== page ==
Environmental Factors: Life as a Dynamic Process
If our physical makeup is a car, our environment is the equivalent of a road. Life is a process of constant interaction between an organism and its environment. Whether we’re talking about food, light, heat or mental stimuli, to live is to interact with our surroundings, identifying and utilizing the available resources to promote our own existence. Resources, however, are never a “perfect fit” for the organism, and their very use brings about certain costs.
Drinking water from a river will quench our thirst, but it will also introduce bacteria and other undesirable entities into our bodies - we actually have entire systems dedicated to deal with these entities, such as the excretive and immune systems. This cost-to-benefit analysis is an essential part of every life-form, and varies not only with the nature of the organism, but also with the options available to it.
A person’s physical and psychic structures define their objective relationship to the existing resources - certain needs and restrictions that must be met to ensure their proper functioning. Milk, for example, is an ideal source of fat and protein to some, while others have a lactose intolerance - which, in turn, varies from a mild indigestion to severe pain and nausea. The same is true of mental stimuli. The same battlefield tension that triggers Post-Traumatic Stress Disorder in some, is pleasing - and even addictive - to many professional soldiers.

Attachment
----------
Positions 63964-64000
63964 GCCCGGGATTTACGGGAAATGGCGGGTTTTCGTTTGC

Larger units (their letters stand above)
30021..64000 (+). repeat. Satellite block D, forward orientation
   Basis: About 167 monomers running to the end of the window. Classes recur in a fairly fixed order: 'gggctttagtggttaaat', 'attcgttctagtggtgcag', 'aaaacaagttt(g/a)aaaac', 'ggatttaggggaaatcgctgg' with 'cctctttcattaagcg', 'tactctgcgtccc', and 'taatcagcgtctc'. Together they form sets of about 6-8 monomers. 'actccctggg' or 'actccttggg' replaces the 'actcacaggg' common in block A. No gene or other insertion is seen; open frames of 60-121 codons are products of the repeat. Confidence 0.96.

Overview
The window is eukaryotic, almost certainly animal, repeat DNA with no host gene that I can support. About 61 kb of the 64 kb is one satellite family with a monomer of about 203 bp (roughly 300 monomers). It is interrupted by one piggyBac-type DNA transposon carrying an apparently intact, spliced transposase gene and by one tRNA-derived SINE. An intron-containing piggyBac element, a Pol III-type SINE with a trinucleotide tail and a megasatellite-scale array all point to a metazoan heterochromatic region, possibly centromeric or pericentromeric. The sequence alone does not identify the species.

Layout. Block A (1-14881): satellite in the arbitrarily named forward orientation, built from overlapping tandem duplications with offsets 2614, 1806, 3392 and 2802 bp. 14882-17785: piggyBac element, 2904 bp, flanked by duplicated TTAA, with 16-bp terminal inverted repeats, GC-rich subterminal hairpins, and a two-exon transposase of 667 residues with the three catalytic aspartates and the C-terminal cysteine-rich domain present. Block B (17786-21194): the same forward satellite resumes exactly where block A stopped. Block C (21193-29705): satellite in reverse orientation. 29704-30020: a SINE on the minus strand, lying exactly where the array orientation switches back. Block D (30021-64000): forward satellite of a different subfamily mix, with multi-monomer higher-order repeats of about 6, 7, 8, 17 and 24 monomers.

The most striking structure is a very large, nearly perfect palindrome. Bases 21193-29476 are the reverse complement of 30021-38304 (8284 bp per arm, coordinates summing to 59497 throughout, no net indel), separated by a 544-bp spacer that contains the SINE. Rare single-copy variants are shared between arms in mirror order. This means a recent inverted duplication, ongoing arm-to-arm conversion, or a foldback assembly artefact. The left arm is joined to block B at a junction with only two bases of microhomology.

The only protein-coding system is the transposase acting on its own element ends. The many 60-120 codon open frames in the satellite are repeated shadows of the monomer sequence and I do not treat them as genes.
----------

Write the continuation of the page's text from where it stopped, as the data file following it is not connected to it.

It is important to note, once again, that mental illness is not a social construct. Societies can incorrectly normalize certain pathologies, or treat healthy behaviors as if they were pathological, but opinions, however popular, do not change facts. In medieval Europe, for example, many delusional episodes were treated as mystical experiences, and the suffering from depressive individuals was considered normal, while homosexuality - a harmless behavior - was considered pathological. Human life depends on objective faculties, and it is the loss of these faculties, and the consequent loss of the ability to live, that defines mental illness. With that said, and individual's political and economic context is essential in defining his environmental trade-offs, and, therefore, his mental health.